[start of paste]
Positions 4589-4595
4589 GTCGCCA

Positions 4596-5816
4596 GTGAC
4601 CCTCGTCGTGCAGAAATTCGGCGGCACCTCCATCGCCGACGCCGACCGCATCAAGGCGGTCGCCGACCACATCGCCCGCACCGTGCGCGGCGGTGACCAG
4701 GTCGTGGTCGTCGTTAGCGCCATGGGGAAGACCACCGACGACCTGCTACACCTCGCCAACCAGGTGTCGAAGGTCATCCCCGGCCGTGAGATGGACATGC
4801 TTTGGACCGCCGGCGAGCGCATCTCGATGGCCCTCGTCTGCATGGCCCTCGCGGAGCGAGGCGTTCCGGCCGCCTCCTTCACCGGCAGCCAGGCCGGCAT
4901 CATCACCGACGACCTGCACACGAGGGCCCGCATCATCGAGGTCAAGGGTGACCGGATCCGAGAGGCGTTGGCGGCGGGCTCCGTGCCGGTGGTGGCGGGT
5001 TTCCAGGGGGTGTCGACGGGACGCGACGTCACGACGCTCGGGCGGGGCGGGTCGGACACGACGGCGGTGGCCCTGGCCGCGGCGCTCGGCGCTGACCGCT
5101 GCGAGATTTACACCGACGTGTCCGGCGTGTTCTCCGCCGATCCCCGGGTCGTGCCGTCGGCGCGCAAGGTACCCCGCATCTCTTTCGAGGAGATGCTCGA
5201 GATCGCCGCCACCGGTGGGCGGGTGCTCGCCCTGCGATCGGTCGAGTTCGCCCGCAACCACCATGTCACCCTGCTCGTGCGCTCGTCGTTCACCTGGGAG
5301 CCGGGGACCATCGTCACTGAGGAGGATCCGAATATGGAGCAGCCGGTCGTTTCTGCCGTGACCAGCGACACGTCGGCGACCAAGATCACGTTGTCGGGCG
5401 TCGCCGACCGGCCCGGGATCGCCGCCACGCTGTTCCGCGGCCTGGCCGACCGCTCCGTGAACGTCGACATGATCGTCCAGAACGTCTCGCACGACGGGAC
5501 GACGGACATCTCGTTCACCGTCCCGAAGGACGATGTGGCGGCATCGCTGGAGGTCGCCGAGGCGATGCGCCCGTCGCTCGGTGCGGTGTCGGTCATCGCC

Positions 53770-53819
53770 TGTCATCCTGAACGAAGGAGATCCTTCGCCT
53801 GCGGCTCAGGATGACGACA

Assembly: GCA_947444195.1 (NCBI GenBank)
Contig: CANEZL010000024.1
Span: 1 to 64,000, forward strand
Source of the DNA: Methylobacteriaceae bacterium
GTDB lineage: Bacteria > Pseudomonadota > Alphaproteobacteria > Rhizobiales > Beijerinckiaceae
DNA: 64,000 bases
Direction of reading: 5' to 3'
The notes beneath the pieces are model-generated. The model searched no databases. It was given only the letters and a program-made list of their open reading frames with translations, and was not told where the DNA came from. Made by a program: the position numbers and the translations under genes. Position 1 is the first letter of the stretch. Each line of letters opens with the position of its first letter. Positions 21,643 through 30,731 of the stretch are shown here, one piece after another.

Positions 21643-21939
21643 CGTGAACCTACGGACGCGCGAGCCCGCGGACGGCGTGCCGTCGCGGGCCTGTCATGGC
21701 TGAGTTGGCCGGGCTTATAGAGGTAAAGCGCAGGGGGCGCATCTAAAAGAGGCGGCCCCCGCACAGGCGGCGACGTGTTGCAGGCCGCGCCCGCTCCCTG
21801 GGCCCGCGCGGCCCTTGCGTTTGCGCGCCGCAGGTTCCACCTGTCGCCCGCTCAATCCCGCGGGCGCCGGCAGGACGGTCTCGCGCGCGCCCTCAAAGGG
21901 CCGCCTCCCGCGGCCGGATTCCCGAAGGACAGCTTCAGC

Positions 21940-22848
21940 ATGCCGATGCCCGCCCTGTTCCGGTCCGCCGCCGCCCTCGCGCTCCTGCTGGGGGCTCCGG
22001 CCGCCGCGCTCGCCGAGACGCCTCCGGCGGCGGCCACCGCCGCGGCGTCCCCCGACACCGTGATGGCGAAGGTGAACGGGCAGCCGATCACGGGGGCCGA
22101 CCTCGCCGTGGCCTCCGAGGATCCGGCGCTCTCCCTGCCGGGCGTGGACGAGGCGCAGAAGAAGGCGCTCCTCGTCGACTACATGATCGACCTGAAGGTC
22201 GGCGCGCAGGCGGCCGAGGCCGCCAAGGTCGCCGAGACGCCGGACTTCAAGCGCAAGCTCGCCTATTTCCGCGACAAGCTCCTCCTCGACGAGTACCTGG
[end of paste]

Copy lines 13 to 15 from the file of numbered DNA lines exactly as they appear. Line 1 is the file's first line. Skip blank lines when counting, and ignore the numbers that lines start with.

5401 TCGCCGACCGGCCCGGGATCGCCGCCACGCTGTTCCGCGGCCTGGCCGACCGCTCCGTGAACGTCGACATGATCGTCCAGAACGTCTCGCACGACGGGAC
5501 GACGGACATCTCGTTCACCGTCCCGAAGGACGATGTGGCGGCATCGCTGGAGGTCGCCGAGGCGATGCGCCCGTCGCTCGGTGCGGTGTCGGTCATCGCC

Positions 53770-53819